W.R.B. Oliver – jack-of-all-trades and master of most

Robert Falla and the Westland petrel

Dick Dell and the fantastic frilled crab

John Yaldwyn and the frog crab

Alan Baker and Maui’s dolphin

Nancy Adams, Wendy Nelson and the Three Kings’ seaweeds

Bruce Marshall and the volcanic vent mussel

Pat Brownsey and the cave-dwelling spleenwort

Clive Roberts and one tiny iota fish



7 Responses

  1. Stuart nicholson

    A bit like the public being asked to suggest names for storms as they do in the UK these days. Any rules? … and how much do you need to know about biology to come up with an acceptable name?

  2. Adele Pentony-Graham

    I have a copy of correspondence by Charles Rooking Carter to Dr Hector, when Charles was obtaining a Mummy for NZ in 1885. I have been down to your Archives some years back to view the Mummy as well.. Ross showed it to me. Often think I should have been alive in those days.

  3. Adele Pentony-Graham

    Wasnt it James Hector that William Skey worked with, he was the Colonial Government Analyst for over 30 years, married into the Francis family of Clareville, and buried at Clareville Cemetery, hence my knowledge off William, his brother Henry was in South Island.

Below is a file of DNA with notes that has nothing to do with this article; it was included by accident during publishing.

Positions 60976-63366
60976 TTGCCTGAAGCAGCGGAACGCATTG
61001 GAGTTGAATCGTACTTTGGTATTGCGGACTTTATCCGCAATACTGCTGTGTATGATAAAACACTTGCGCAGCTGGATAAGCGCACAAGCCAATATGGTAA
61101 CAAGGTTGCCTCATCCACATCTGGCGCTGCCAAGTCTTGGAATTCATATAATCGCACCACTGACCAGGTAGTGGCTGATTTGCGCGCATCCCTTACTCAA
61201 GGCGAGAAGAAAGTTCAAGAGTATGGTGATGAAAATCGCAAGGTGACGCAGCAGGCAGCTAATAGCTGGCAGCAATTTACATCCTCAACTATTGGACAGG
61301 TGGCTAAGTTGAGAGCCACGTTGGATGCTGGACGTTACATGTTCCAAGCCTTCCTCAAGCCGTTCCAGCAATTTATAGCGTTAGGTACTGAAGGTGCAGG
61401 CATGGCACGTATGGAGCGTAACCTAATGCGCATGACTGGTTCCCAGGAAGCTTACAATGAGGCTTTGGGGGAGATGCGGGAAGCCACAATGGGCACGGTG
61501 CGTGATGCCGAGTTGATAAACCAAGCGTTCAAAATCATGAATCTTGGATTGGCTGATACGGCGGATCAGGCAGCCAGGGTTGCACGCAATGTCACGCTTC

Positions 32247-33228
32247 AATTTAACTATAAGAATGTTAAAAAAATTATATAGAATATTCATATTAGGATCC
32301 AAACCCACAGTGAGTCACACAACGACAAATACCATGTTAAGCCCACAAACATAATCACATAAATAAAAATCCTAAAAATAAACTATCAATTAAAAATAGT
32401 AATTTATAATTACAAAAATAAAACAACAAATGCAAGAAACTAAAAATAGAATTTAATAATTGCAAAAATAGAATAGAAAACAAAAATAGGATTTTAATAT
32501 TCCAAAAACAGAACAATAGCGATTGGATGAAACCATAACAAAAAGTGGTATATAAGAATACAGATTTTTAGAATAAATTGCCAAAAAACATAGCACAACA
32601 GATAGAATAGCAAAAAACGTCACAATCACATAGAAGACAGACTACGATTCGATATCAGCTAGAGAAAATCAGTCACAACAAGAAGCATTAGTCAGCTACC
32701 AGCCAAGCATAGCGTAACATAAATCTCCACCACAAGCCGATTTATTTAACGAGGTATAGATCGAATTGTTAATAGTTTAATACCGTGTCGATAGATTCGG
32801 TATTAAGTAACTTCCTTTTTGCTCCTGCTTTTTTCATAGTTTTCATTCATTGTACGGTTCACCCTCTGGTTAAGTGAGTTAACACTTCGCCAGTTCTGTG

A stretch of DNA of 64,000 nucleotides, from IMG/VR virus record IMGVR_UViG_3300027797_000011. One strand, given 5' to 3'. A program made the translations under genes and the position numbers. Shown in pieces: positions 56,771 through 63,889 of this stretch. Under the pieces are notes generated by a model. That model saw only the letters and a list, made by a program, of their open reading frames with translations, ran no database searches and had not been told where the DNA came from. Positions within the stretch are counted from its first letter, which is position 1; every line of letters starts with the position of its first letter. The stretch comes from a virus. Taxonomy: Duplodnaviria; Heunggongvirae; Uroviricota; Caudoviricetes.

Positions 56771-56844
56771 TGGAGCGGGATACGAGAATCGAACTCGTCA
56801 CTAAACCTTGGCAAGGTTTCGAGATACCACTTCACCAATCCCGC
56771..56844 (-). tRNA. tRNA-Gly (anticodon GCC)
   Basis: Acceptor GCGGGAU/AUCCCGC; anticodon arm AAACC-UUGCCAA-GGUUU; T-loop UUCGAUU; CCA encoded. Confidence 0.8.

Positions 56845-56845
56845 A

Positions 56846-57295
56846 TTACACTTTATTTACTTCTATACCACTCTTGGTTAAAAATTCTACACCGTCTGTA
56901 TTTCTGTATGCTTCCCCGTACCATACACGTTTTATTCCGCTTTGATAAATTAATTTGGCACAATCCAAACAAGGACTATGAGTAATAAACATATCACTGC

• Colin Miskelly

      Hi Adele

      Yes – William Skey (1835-1900) was one of the three men (along with John Buchanan and Richard Gore) who James Hector brought with him to Wellington from the Otago Geological Survey in 1865. Hector employed Skey in 1862, to assist with laboratory work contributing to the survey. Skey ran the Colonial Laboratory (one of the scientific institutions established by Hector) which evolved into the crown research institute ESR.

      There is much information about Skey in Simon Nathan’s biography of James Hector, published this year by the Geoscience Society of New Zealand.

    • Adele Pentony-Graham

      thanks, he is buried at the cemetery where I am researching, he was a very interesting person, I have a hand written letter by him in my collection…he married Walter Francis’ sister Louisa Francis.

  4. Simon

    Exhibition is interesting, but easily overlooked – there is no signage anywhere in Te Papa – no mention of the exhibition in the foyer or on the third floor

    • Adele Pentony-Graham

      needs us to organise them then! lets hope they get organised to help visitors.